23 The rest of the events in Asa’s reign—the extent of his power, everything he did, and the names of the cities he built—are recorded in The Book of the History of the Kings of Judah. In his old age his feet became diseased. 24 When Asa died, he was buried with his ancestors in the City of David.
Then Jehoshaphat, Asa’s son, became the next king.
- 14:15 Hebrew the river.
- 14:31 Also known as Abijah.
- 15:1 Also known as Abijah.
- 15:2 Hebrew Abishalom (also in 15:10), a variant spelling of Absalom; compare 2 Chr 11:20.
- 15:6 As in a few Hebrew and Greek manuscripts; most Hebrew manuscripts read between Rehoboam and Jeroboam.
- 15:10 Or The queen mother; Hebrew reads His mother (also in 15:13); compare 15:2.
- 15:12 The Hebrew term (literally round things) probably alludes to dung.
- 15:19 As in Greek version; Hebrew reads There is a treaty.
Cornelius Calls for Peter
10 In Caesarea there lived a Roman army officer[a] named Cornelius, who was a captain of the Italian Regiment. 2 He was a devout, God-fearing man, as was everyone in his household. He gave generously to the poor and prayed regularly to God. 3 One afternoon about three o’clock, he had a vision in which he saw an angel of God coming toward him. “Cornelius!” the angel said.
4 Cornelius stared at him in terror. “What is it, sir?” he asked the angel.
And the angel replied, “Your prayers and gifts to the poor have been received by God as an offering! 5 Now send some men to Joppa, and summon a man named Simon Peter. 6 He is staying with Simon, a tanner who lives near the seashore.”
7 As soon as the angel was gone, Cornelius called two of his household servants and a devout soldier, one of his personal attendants. 8 He told them what had happened and sent them off to Joppa.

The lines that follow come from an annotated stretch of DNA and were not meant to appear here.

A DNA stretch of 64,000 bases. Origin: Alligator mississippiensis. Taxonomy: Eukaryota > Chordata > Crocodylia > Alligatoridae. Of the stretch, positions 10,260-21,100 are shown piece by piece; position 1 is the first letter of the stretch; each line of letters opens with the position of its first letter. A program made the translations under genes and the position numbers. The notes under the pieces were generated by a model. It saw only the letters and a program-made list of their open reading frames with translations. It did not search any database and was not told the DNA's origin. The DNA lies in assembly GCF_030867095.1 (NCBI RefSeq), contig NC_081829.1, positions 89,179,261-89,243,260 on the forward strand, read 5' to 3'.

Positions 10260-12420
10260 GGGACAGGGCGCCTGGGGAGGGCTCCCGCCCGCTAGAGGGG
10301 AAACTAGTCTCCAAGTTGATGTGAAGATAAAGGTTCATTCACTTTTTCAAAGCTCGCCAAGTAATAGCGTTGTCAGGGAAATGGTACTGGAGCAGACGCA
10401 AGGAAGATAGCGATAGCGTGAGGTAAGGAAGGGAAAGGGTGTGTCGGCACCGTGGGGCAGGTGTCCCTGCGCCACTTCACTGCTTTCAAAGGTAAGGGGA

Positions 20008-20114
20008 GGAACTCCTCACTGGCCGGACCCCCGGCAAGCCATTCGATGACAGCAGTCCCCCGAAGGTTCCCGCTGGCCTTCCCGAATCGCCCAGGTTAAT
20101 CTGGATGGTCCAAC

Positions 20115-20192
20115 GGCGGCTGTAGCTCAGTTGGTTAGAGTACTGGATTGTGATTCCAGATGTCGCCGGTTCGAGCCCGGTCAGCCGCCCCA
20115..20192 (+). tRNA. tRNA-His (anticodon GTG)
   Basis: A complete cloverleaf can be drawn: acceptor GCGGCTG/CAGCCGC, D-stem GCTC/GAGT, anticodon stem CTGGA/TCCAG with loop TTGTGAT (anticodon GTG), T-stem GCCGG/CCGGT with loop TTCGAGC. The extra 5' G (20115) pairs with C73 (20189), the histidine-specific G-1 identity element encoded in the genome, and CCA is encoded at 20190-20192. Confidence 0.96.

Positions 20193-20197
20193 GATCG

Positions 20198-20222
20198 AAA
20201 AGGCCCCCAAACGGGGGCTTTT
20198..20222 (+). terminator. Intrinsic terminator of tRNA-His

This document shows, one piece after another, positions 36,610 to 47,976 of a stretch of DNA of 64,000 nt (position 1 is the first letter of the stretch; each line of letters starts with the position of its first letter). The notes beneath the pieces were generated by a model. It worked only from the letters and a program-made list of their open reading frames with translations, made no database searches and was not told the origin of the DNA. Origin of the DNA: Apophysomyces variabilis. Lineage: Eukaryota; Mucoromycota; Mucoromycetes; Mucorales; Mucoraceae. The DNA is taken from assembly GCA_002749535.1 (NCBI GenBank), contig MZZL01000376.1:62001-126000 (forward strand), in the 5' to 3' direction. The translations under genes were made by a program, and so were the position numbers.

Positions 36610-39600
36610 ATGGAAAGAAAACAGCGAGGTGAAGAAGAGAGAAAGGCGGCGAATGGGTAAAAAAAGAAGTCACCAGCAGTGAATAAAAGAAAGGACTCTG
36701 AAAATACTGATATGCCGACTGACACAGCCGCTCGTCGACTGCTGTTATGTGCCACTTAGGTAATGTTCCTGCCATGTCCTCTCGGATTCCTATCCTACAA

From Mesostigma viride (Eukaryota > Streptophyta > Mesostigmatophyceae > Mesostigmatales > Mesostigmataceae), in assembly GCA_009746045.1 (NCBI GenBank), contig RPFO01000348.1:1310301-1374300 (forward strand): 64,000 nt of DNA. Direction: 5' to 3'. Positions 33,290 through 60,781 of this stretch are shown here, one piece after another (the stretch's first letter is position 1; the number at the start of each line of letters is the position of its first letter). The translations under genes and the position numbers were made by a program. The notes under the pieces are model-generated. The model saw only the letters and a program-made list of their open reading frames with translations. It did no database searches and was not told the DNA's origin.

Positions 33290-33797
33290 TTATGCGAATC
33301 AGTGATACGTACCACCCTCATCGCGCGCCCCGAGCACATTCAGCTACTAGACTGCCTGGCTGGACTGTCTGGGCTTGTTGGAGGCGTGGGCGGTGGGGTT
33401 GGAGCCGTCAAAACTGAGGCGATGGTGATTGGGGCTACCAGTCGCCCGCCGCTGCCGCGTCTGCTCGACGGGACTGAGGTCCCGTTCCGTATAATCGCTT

Peter Visits Cornelius
9 The next day as Cornelius’s messengers were nearing the town, Peter went up on the flat roof to pray. It was about noon, 10 and he was hungry. But while a meal was being prepared, he fell into a trance. 11 He saw the sky open, and something like a large sheet was let down by its four corners. 12 In the sheet were all sorts of animals, reptiles, and birds. 13 Then a voice said to him, “Get up, Peter; kill and eat them.”
14 “No, Lord,” Peter declared. “I have never eaten anything that our Jewish laws have declared impure and unclean.[b]”
15 But the voice spoke again: “Do not call something unclean if God has made it clean.” 16 The same vision was repeated three times. Then the sheet was suddenly pulled up to heaven.
17 Peter was very perplexed. What could the vision mean? Just then the men sent by Cornelius found Simon’s house. Standing outside the gate, 18 they asked if a man named Simon Peter was staying there.
19 Meanwhile, as Peter was puzzling over the vision, the Holy Spirit said to him, “Three men have come looking for you. 20 Get up, go downstairs, and go with them without hesitation. Don’t worry, for I have sent them.”
21 So Peter went down and said, “I’m the man you are looking for. Why have you come?”
22 They said, “We were sent by Cornelius, a Roman officer. He is a devout and God-fearing man, well respected by all the Jews. A holy angel instructed him to summon you to his house so that he can hear your message.” 23 So Peter invited the men to stay for the night. The next day he went with them, accompanied by some of the brothers from Joppa.
A song for pilgrims ascending to Jerusalem. A psalm of David.
1 How wonderful and pleasant it is
when brothers live together in harmony!
2 For harmony is as precious as the anointing oil
that was poured over Aaron’s head,
that ran down his beard
and onto the border of his robe.
3 Harmony is as refreshing as the dew from Mount Hermon
that falls on the mountains of Zion.
And there the Lord has pronounced his blessing,
even life everlasting.
7 Eloquent words are not fitting for a fool;
even less are lies fitting for a ruler.
8 A bribe is like a lucky charm;
whoever gives one will prosper!